How to Design Your Own Workout – Part 3


After reading the last two articles about creating fun and meaningful workouts, I am sure you have experience with various sets, and maybe you have changed your routine of strictly swimming a certain number of laps, without stopping and without looking at the clock.  If you have designed a very fun workout, please send it along and I certainly will enjoy doing it and share it with the group.

Here are a few specific examples of sets: remember the framework is the same for everybody but the distance, sendoffs and strokes will vary according to your level.

Warm-ups: 100 to 600 swim/50 to 300 Kick/50 to 300 Pull (optional)

Pre-sets: 4 to 8 x 50 (25) drill/swim or “thinking” swim (focusing on one part of your stroke you need to improve such as no splash, entering with fingers (not thumb), keeping kicks small and steady, keeping your alignment, etc.), preferably in the stroke you are going to do in your main set, and going one to four (easy, mod, strong, fast) to slowly get your speed up.  If you are a novice swimmer, your main set should really look like the pre-set with short distances focusing on technique, drill, kick and taking enough rest to be able to really focus and swim as efficiently as possible.

Main sets: here are a few examples:

Long distance aerobic sets: 10 x 300 free (mod, strong, fast) + last one easy.  According to your level, it can be 4 or 7 X 300 free, you can also change the distance from 10 x 50 to 10 x 500 free.  Send off should give you about 10 sec per 100, based on the first moderate speed.  Example I swim my 300 in about 4 min, therefore my sendoff should be about 4:30.  If you want to be more creative, you can add some equipment as you swim, but still go by sets of three and make sure you are going faster (one to three).

Medium distance set: you are practicing for the 200 and 400/500 free.  You will slightly decrease the distance, but increase the speed and the rest.  A main set could be 12 X 200 and/or 150.  You want to start pushing some of the 200s (either 1 to 4, 1 to 3, or one fast, one slow, or all of them very strong).  You can also build within the 200, increasing your speed by 50s within each 200, or going by group of 4, (1st– last 50 fast, 2nd– last 100 fast, 3rd -last 150 fast, 4th-all 200 fast).  Sendoff should be increased if you are pushing it hard, and will depend on your own level.  You are going strong and should be huffing and puffing but you are not going all out.

Speed set: Nothing is much longer than a 100 but are mostly 25 and/or 50.  You want to go as fast as you can, and you are taking a lot of rest.  Often you do a small set such as 4 X 50 at race pace (pace of your 100) with a sendoff that gives you a minimum of 30 sec rest or 4 x 100 at your 200 pace with at least 1 minute rest.  In between sets, you swim at least a 100 easy.  You repeat the whole set between 2 to 4 times.  Another option for speed workout is the broken swims.  For example, you swim the 200 as 4 X 50 with 10 sec rest in between or 8 X 25 with only 5 sec rest in between, and you try to swim your best time.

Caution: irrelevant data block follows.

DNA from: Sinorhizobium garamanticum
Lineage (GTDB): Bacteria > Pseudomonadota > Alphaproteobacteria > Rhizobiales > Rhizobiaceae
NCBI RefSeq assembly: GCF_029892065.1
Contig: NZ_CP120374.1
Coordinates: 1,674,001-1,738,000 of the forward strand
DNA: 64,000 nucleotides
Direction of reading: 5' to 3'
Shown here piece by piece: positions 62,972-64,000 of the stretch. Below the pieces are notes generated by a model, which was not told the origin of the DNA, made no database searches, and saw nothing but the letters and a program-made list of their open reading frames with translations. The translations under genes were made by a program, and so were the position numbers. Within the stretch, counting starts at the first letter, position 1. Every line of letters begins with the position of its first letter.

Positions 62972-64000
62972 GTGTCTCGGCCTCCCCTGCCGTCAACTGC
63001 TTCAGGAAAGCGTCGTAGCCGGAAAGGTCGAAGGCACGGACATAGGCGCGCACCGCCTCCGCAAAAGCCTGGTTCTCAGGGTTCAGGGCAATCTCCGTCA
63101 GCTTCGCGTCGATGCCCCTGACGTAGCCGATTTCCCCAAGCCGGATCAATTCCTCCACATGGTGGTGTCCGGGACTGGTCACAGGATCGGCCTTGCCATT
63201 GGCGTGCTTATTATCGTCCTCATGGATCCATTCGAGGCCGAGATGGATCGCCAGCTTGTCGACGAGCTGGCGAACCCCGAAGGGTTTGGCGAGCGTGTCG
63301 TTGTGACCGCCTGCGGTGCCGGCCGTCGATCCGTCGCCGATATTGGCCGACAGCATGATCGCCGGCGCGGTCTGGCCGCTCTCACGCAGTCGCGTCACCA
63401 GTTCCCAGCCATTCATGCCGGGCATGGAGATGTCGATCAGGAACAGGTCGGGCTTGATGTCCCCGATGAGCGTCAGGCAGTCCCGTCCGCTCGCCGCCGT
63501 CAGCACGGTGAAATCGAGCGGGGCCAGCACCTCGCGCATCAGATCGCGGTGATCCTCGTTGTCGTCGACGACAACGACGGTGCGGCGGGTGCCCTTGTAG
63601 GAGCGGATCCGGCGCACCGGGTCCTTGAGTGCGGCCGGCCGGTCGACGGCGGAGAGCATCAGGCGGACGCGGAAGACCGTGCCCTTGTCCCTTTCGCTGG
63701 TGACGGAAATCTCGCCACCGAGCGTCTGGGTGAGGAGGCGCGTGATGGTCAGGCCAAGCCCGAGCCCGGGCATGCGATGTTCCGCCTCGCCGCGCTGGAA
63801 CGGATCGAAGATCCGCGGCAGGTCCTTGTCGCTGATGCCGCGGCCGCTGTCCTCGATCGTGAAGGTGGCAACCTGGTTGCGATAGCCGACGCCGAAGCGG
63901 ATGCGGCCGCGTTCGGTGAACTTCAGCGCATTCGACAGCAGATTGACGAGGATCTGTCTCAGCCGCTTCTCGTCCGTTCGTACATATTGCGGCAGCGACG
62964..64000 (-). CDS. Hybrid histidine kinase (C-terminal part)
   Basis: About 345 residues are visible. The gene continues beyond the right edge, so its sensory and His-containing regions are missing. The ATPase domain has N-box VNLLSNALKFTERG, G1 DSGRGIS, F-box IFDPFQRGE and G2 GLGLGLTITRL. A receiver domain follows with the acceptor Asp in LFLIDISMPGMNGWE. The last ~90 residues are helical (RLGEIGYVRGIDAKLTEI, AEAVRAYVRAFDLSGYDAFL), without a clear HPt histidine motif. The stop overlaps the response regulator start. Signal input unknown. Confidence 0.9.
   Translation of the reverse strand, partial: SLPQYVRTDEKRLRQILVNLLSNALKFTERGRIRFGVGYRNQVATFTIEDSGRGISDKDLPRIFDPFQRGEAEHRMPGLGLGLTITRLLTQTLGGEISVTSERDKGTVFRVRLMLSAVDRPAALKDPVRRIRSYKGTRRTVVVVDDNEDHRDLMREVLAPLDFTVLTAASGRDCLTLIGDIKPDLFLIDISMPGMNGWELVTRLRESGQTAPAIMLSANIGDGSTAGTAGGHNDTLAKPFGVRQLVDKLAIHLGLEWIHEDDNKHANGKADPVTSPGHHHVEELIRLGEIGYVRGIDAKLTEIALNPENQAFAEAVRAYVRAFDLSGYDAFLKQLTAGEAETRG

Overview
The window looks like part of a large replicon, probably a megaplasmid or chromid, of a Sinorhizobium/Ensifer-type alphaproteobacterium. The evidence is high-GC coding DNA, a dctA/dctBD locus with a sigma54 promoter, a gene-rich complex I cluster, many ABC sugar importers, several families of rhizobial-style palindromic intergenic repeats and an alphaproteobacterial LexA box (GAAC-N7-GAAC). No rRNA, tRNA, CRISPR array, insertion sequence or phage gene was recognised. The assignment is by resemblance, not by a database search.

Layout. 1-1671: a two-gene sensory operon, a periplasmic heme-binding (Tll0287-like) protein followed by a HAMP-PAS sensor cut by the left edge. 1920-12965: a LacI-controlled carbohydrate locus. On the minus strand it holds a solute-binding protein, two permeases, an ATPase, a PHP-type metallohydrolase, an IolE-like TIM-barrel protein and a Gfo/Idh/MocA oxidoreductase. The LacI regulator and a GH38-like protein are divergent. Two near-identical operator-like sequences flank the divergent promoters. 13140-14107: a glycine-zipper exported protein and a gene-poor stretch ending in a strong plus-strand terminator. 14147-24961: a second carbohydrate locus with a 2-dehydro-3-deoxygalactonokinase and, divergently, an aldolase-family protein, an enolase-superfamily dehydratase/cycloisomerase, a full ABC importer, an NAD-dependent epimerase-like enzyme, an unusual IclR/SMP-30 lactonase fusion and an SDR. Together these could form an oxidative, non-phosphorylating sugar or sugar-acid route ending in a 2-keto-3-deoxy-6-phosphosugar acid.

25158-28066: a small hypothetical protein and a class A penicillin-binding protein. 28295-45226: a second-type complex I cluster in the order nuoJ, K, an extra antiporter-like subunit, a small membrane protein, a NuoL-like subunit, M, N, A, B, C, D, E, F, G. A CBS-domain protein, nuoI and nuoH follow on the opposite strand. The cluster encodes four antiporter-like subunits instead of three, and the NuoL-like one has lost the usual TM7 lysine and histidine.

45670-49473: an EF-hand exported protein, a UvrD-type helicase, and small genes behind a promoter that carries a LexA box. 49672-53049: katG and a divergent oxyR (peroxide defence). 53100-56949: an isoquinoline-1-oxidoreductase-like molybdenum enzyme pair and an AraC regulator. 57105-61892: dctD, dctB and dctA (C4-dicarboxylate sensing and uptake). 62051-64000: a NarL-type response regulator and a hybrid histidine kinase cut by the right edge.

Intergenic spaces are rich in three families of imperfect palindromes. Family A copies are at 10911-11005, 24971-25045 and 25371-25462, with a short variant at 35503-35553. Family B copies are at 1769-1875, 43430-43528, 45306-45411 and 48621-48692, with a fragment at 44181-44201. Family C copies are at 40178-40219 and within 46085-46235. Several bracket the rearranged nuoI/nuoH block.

Specific stroke set: In this case, you are mostly doing speed, and/or medium distance set in one specific stroke.  Could be your best stroke, or your worst stroke.  In this case your pre-set should include some drills and/or kick sets in that specific stroke to get ready for it.  If you are just learning a new stroke, the pre-set should be considered as your main set with some drills, kicks and focus swim.  Do not practice bad stroke.

Individual medley set: the purpose of an IM set is to work on transition, as the rhythm of each stroke is different and your body must learn to adjust to it.  Here is one of my favorite IM set:

8 x 25 fly

4 x 50 fly-back by 25

8 x 25 back

4 x 50 back-breast

8 x 25 breast

4 x 50 breast-free

8 x 25 free

4 x 100 IM (1 to 4).

Again, adjust to your current level.  It could be 2 X 25 and 1 X 50 of each and 1 x 100 IM, up to 12 x 25 and 6 x 50 of each and 6 x 100 IM to finish.  Adjust the sendoff to your level, so it is an aerobic set at a strong steady pace.

Kick set: kick is very important.  It is your turbo to go fast, and for the novice swimmer it is your buoy to keep you afloat in a horizontal position.  Flutter kick needs to be small, fast and start from the hips, not the knee.  Dolphin kick needs to start from your core and breaststroke kick needs to be legal and powerful with the feet turned out.  Have you ever done your full main set kicking?  If not, why?  If you hate kicking, start with a very small set, but make sure you do some kicking at each practice.

Turns and streamlines: Underwater streamline is the key to very fast swimming, as you have noticed if you watch some international competitions on TV.  As you get older, you will not be able to achieve the same 15 meters underwater, but trying to streamline can help with each turn.  If you are a novice, why not start with good habits?  Practice the fifth stroke with flippers: a few 25s with 5 to 12 meters underwater streamline dolphin kick.

Hope this will help you challenge yourself and improve your swimming while having fun and enjoying your improvements.  Practice both your strengths and your weaknesses and you will be rewarded.

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